UNITED NATIONS - When the Security Council condemned the killings by Israeli military forces of nine Turkish civilians on a flotilla of ships carrying humanitarian aid to Gaza last May, it also released a presidential statement "taking note" of Secretary-General Ban Ki-moon's proposal for an international investigation of the incident.
But nearly two months later there are no signs of the proposed "prompt, impartial, credible and transparent investigation."
After an earlier devastating three-week Israeli military offensive against Gaza in late 2008 - which left more than 1,400 people dead and over 5,000 injured - the Human Rights Council in Geneva appointed a three member fact- finding mission, led by Judge Richard Goldstone.
That panel submitted a blistering report accusing both Israel and Hamas of committing war crimes.
Norman Finkelstein, a scholar and political scientist, told IPS that after publication of the Goldstone report, Israeli leaders complained that the report was making it difficult for Israel to launch another war.
"Unfortunately, Ban Ki-moon did not implement the recommendations of the Goldstone report [to pursue war crimes charges], but instead has prolonged the proceedings," he added. "Now he is procrastinating on the formation of a committee to investigate Israeli crimes on the Mavi Marmara [the Turkish ship attacked by Israeli military forces]."
The outcome is easily foreseeable, said Finkelstein, author of several books, including ‘This Time We Went Too Far: Truth and Consequences of the Gaza Invasion'.
Israel is now preparing for an attack on Lebanon, he warned. "It will be an assault next to which previous ones pale by comparison. And it is because Ban Ki-moon has been delinquent in his responsibilities that Israel will be able to launch this monstrous attack," he predicted.
When the death and destruction come in Lebanon, Ban should be held culpable, said Finkelstein.
"The secretary-general is obviously under pressure from the United States and other Western states not to conduct an international probe unless he has the concurrence of Israel," says one diplomatic source.
"If the Israelis do agree," he told IPS, "which I very much doubt, it will be a watered down investigation, not a ‘full investigation' the Security Council agreed on."
Last month an Israeli-appointed self-investigating panel absolved the military forces of any criminality in the flotilla attack.
Richard Falk, professor of international law emeritus at Princeton University, told IPS: "It seems abundantly clear the Government of Israel is hostile to international criticisms, or to any effort to assess contested Israeli behavior by way of a U.N. initiative."
Falk said Israel refused to cooperate with the Goldstone fact-finding mission, and then defamed Goldstone and repudiated the report once released - despite scrupulous efforts to produce a balanced assessment of alleged violations of humanitarian law by both Israelis and Palestinians.
"The failure so far by Ban Ki Moon to appoint forthwith such an investigative panel contrasts with the response to a similar call in relation to investigate allegations of Sri Lanka's criminality in suppressing the Tamil insurgency," said Falk, currently U.N. special rapporteur for the Occupied Palestinian Territories.
"It should be obvious that only an international panel has any prospect of achieving a comprehensive, objective, and credible assessment of the flotilla incident, which directly involves a highly contested use of Israeli state power to attack a humanitarian mission on international waters," he added.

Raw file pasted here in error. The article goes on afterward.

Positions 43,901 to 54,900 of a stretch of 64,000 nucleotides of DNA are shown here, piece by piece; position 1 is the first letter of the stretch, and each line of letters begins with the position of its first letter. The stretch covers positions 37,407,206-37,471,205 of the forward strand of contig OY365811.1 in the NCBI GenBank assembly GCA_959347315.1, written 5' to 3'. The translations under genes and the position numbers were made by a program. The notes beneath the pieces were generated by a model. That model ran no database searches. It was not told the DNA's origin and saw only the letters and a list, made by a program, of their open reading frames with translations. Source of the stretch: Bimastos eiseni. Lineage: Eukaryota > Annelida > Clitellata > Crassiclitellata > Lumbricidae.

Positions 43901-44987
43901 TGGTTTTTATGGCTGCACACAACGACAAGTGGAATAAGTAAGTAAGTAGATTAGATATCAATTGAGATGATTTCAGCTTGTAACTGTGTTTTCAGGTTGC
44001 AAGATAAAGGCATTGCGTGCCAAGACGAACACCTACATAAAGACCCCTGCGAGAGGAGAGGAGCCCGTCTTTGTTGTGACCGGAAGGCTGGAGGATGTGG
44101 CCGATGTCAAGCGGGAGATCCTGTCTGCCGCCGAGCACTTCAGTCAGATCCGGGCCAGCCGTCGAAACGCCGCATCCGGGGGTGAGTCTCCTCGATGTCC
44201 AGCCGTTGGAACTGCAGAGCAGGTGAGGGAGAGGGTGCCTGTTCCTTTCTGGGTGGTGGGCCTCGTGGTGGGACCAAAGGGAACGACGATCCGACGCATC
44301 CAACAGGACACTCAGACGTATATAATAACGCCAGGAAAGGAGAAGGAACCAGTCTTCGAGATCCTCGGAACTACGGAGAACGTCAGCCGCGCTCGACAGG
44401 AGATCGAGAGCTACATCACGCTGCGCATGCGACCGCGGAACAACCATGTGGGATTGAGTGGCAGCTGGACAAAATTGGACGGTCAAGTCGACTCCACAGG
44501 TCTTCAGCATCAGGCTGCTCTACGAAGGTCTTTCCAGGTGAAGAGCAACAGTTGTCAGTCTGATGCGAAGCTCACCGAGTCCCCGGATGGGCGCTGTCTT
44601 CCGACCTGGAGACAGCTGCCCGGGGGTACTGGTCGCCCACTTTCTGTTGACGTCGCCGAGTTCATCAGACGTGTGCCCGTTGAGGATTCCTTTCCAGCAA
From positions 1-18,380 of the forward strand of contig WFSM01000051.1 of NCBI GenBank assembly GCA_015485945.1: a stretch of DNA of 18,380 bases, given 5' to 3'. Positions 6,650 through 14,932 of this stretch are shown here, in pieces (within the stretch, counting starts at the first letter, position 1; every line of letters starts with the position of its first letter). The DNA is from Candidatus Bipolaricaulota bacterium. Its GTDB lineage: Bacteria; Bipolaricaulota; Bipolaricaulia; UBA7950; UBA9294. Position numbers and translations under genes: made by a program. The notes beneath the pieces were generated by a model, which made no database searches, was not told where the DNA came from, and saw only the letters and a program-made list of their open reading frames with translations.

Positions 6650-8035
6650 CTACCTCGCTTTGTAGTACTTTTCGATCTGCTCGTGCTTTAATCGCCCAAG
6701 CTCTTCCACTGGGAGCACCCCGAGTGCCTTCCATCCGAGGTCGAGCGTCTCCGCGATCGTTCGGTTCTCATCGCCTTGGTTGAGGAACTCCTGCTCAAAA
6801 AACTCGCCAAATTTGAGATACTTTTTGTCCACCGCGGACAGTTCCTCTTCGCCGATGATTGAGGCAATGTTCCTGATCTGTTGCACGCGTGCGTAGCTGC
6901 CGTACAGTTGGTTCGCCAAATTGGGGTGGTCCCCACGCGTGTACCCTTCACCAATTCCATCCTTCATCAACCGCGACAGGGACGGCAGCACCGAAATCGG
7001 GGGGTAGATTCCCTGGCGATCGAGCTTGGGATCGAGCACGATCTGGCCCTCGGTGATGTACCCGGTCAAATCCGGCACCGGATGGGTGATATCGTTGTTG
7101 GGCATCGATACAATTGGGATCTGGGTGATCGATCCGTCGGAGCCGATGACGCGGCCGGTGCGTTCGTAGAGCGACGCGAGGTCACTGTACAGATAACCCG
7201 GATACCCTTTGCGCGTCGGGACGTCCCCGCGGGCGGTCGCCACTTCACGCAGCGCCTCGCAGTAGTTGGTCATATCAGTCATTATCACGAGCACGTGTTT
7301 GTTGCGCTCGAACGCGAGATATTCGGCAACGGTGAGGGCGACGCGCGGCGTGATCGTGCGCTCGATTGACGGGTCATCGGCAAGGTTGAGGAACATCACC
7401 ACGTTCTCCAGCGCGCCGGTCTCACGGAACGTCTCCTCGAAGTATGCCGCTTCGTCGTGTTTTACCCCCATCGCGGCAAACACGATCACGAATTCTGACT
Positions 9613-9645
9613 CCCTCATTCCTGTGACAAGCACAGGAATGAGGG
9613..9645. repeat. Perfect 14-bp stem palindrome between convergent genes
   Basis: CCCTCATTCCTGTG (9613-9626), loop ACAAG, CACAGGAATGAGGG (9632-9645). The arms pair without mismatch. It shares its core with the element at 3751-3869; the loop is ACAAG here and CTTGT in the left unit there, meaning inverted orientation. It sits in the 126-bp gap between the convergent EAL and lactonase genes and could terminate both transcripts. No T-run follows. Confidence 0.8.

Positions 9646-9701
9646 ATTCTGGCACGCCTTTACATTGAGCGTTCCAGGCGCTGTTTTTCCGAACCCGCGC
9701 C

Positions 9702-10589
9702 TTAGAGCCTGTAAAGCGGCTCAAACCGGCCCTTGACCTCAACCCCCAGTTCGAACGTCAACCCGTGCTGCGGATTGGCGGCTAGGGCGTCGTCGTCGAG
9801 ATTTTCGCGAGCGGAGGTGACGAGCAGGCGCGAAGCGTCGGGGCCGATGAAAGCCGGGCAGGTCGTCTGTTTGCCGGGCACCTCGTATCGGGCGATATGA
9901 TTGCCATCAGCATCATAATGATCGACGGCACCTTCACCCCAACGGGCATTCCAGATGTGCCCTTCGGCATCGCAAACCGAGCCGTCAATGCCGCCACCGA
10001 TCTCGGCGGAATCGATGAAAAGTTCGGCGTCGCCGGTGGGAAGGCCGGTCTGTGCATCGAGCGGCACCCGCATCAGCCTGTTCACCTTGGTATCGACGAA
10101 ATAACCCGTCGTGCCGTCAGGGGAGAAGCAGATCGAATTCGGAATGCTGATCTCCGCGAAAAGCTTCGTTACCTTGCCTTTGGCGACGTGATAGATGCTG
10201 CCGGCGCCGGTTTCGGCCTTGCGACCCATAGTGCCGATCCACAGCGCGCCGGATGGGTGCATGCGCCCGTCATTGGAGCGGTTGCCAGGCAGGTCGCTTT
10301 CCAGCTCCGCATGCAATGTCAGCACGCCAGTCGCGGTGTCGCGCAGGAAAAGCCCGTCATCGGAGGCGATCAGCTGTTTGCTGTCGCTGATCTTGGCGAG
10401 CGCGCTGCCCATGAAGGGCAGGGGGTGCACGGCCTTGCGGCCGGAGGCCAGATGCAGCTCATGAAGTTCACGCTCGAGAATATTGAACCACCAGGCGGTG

Asked if the secretary-general is still awaiting "permission" from Israel before naming the panel of inquiry, U.N. spokesperson Martin Nesirky told reporters Monday that Ban is very actively pursuing his proposal. "As you know, he has met [Israeli] Prime Minister [Benjamin] Netanyahu and has spoken to him on the telephone."
He has also spoken to the Foreign Minister of Turkey, [Ahmet] Davutoglu, about this matter.
"So he is pursuing this very vigorously, and clearly, he does want to push ahead with it. But, as we've also mentioned on a number of occasions, you do need those key elements in place before you can actually make it happen," said Nesirky.
Asked who is responsible for the foot-dragging, Turkey or Israel, he said: "Look, it's not a question of foot dragging; it is a question of making sure that everybody is on the same page, to mix a metaphor."
"It's not for me to characterize the positions of other countries, or of member states; they can do that themselves," Nesirky said. "All I would say is that the secretary-general is in frequent contact with the parties concerned, and would hope to have a positive response so that he can then push ahead with this commission sooner rather than later."
Naseer H. Aruri, chancellor professor (Emeritus) at the University of Massachusetts in Dartmouth, told IPS the proposed international commission "may never see the light of day if recent experience is to prove valid".
In October last year, Israel, the U.S. and western allies succeeded in "postponing" indefinitely the referral of the Goldstone report on the Israeli onslaught on Gaza to the U.N. Human Rights Council for discussion, he said.
The Israeli newspaper Haaretz reported that, behind the scenes, Palestinian officials had faced threats that Israel would retaliate by inflicting enormous damage on the beleaguered Palestinian economy.
The same accusations would have been launched against the Palestinian Authority had it not agreed to postpone the discussion of the Goldstone report in the U.N. Human Rights Council.
The flagrant violations of international law by Israel's armed forces against civilians resulted in similar policy responses from U.S. Presidents George W. Bush and Barack Obama. "Both excused Israel, shielded Israel from international scrutiny, and permitted Israel to once again get away with impunity," said Aruri.